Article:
lic and butter.

The day before we took the black-speckled pink walls of meat to the butcher, my uncle Bill and me made a practice run of getting them into the horse trailer, making sure the next day went smoothly.  Our plan was to herd them, by pinching them in with two doors forcing them forward. After 3 minutes of getting pushed around, we headed indoors defeated and feeling weak. After

The stalkyard and final hours.

tearing through farmers books and scouring the internet more thoroughly than any porn addict, we resigned to faith that the next morning would pan out, expecting the worse. It was a six-o-clock morning, early for us lazy farmers, the pigs had to be in by 9 a.m. or else the official “pig killer” would go home, a man paid by commission not by the hour and who didn’t like to wait.

After backing up the trailer, we went with honey instead of vinegar. By cutting watermelon in half and throwing them to the rear of the transport we found the pigs loved the food enough to jump on in. After two filed in we closed the doors. The day before had taught us not to be picky. We fed them a last meal of their favorite treat, eggs, and left for Morgan’s Meat Processors.

On arriving we had to remove the pigs, this time force was our only option. Getting them out of the trailer was less of a task than getting them in, if you did it right. Hogs do not respond to being pulled but they will eventually let pushing them make a difference. The last time we saw our hogs they were playing together and wallowing in the puddles of mud, in a stalk-yard like coral.  After filling out the cut-sheets before their eyes, we took off waiting for a call telling us the deed was done. Hanging above the entrance to the slaughterhouse a sign reading “absolutely no unauthorized personnel allowed.”

Later, when we picked up the freshly processed pork, 127 lbs of the tastiest, best kept meat was waiting for us. Ethically speaking the practice was sustainable but on a level of understanding that everyone can agree with, I can say, home-grown pork beats anything you’ll ever find on a shelf. The twinge of guilt I felt while watching the pigs play out their last few minutes of life was only a reminder that every meal involves a life and suffering. I don’t doubt for a minute though that if the roles were reversed, those hogs would have been more than happy to call me a meal. And life goes on …

What the “F**r trade” does sustainability mean anyways?

Green is the new everything.
It’s no secret that the recent cultural turn towards sustainability has met its vast success because it’s now cool to “go green”. When a Pabst drinking hipster will yell at someone for not recycling, we are looking at a strange, confused, yet hopeful future.

The words green and sustainable are inescapable part of our daily lives for many now but the terms have become empty because of the amount of times and reasons for their use.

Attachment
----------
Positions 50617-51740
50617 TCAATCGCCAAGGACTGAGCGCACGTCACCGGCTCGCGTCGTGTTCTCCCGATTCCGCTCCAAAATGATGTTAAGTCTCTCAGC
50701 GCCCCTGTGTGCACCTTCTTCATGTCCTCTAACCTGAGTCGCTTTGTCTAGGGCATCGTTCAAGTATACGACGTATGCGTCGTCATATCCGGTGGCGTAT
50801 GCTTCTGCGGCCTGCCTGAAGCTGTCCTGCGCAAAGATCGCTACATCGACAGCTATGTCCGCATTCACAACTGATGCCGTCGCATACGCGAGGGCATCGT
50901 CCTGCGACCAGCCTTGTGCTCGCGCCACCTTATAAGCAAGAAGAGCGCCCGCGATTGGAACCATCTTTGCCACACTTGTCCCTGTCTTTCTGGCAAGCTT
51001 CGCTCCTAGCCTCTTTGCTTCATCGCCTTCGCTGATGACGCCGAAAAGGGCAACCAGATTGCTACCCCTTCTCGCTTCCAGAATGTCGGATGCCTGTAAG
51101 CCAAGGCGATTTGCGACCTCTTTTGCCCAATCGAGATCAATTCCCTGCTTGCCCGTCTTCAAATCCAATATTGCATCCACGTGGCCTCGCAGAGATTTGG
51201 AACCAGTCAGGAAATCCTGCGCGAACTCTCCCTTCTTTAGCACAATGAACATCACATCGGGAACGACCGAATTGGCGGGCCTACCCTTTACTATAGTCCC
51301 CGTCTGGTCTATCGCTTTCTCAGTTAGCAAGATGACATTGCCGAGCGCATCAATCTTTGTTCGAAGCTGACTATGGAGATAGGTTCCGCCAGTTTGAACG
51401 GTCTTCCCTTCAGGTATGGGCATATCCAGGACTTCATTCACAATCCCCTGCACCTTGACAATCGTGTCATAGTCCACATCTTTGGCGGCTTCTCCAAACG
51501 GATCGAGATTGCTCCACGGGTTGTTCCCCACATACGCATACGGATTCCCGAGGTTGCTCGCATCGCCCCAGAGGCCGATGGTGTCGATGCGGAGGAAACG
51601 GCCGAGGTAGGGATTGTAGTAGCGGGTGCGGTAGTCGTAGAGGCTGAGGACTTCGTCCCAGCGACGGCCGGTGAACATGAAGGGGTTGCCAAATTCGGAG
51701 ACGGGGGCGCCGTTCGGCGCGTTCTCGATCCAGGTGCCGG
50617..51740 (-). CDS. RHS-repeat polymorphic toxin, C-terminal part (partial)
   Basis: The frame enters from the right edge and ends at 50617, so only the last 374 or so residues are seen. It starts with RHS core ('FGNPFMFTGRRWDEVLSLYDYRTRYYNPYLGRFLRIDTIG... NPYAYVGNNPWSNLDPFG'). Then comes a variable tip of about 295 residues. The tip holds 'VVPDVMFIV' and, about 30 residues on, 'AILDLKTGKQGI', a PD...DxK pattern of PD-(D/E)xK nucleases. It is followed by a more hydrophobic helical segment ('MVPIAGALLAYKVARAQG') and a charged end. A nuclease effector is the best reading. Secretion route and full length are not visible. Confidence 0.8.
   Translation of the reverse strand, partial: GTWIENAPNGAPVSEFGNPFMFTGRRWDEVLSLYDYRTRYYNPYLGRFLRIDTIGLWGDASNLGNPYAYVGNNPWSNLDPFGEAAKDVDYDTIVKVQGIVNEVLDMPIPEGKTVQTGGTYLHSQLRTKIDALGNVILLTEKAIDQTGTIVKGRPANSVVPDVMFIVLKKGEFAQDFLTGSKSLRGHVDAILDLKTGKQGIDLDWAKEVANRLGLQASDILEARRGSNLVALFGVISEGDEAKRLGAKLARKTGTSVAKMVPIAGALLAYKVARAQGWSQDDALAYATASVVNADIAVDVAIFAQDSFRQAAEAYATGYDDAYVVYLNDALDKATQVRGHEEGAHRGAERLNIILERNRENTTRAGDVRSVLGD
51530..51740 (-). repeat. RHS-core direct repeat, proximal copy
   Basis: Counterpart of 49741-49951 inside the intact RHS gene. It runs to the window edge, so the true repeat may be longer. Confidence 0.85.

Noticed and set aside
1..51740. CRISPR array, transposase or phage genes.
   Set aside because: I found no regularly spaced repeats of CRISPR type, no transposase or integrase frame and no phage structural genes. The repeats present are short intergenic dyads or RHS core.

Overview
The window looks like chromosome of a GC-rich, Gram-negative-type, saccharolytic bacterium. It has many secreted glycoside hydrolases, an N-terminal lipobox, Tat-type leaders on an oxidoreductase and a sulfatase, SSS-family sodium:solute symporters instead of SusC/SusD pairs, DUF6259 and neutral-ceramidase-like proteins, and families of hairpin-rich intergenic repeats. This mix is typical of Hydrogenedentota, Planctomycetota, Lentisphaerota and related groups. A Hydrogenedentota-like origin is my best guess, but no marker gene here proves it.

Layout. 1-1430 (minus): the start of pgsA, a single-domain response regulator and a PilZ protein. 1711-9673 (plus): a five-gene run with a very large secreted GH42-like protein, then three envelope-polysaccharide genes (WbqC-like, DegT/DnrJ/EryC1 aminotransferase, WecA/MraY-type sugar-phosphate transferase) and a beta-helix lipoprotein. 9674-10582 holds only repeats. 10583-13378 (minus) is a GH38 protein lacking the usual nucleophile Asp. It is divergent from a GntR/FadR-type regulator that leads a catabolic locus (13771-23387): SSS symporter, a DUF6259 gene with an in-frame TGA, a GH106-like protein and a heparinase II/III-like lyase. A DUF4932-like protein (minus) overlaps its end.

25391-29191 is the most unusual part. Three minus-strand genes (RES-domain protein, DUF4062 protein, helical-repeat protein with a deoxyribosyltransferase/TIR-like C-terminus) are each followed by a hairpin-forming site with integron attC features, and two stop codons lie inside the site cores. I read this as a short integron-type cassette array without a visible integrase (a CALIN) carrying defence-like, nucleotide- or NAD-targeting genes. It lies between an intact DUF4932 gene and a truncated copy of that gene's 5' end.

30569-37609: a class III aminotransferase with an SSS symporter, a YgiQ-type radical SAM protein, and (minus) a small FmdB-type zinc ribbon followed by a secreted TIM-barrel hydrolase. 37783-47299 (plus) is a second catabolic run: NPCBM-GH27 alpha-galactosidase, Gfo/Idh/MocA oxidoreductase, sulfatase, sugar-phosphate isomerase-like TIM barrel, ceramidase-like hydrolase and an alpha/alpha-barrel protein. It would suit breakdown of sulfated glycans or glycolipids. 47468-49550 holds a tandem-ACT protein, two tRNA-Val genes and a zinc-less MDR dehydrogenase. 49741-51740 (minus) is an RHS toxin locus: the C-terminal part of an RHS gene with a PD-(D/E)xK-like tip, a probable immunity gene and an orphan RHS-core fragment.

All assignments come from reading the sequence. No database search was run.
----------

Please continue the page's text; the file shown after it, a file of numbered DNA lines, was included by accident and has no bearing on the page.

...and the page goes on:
So what does sustainable mean?

For the amount it is used, finding a clear-cut definition of what sustainability means isn’t the easiest task.  Words like organic, local, green have all become closely associated with sustainability and people who use anything with those tags seem to think that the product their associated with is sustainable. You can’t trust a label to authenticate that a product isn’t harmful to our future.  Instead, you have to carefully consider the different aspects of what the product is and how it is made

While searching for the definition of online I ran into a sight Ecoedge.ca.  Douglas Barnes, a permaculture designer from EcoEdge Design, a company that creates sustainable systems for homes, farms, gardens and water systems, seemed to have nailed down the wobbly question of what the word means.

“A system is sustainable if over its lifetime it produces or stores more energy than it consumers in its creation, operation and maintenance.”

At first this definition may seem overly complicated or thick but later in his definition Barnes gives an example of how this can be applied.

“Think of a bank account as an analogy. How long can you continue your lifestyle if you are continually spending more money than you earn? Sooner or later, that lifestyle will come to an end.”

This is just one corn farm I encountered going cross-country. As of 2007 PBS stated that 20 percent of U.S. produced corned is turned to ethanol but is that good? Two articles at the bottom of this post contradict each other in an attempt to answer this question.

Before stumbling upon this definition of the word, I was using a different view for looking at sustainability.  My definition was that if something isn’t causing harm to earth or people then it was sustainable but the statement was vague and left a lot to interpretation.

Barnes interpretation of sustainability gives an in-depth description of what to consider when purchasing products or creating sustainable systems.  But sustainability has absorbed so much and the word has swelled to such giant proportions, with arms reaching so wide, that it cannot be bound by one definition alone.

Merriam-Websters dictionary defines sustainability in the way that I have seen it used frequently.

“A method of harvesting or using a resource so that the resource is not depleted or permanently damaged.” Or “Capable of being sustained.”

No matter how you choose to look at sustainability, it becomes a matter of perception whether or not something is sustainable. I asked Barnes to break down sustainability into categories, hoping to somehow make a shortcut to deciding whether or not something is sustainable.  What he offered me was something less than I expected, the unadulterated truth.  There is no idiots guide to sustainability or 8 fold path towards a renewable world. To be a  sustainable consumer it requires individuals to be well-informed and think independently.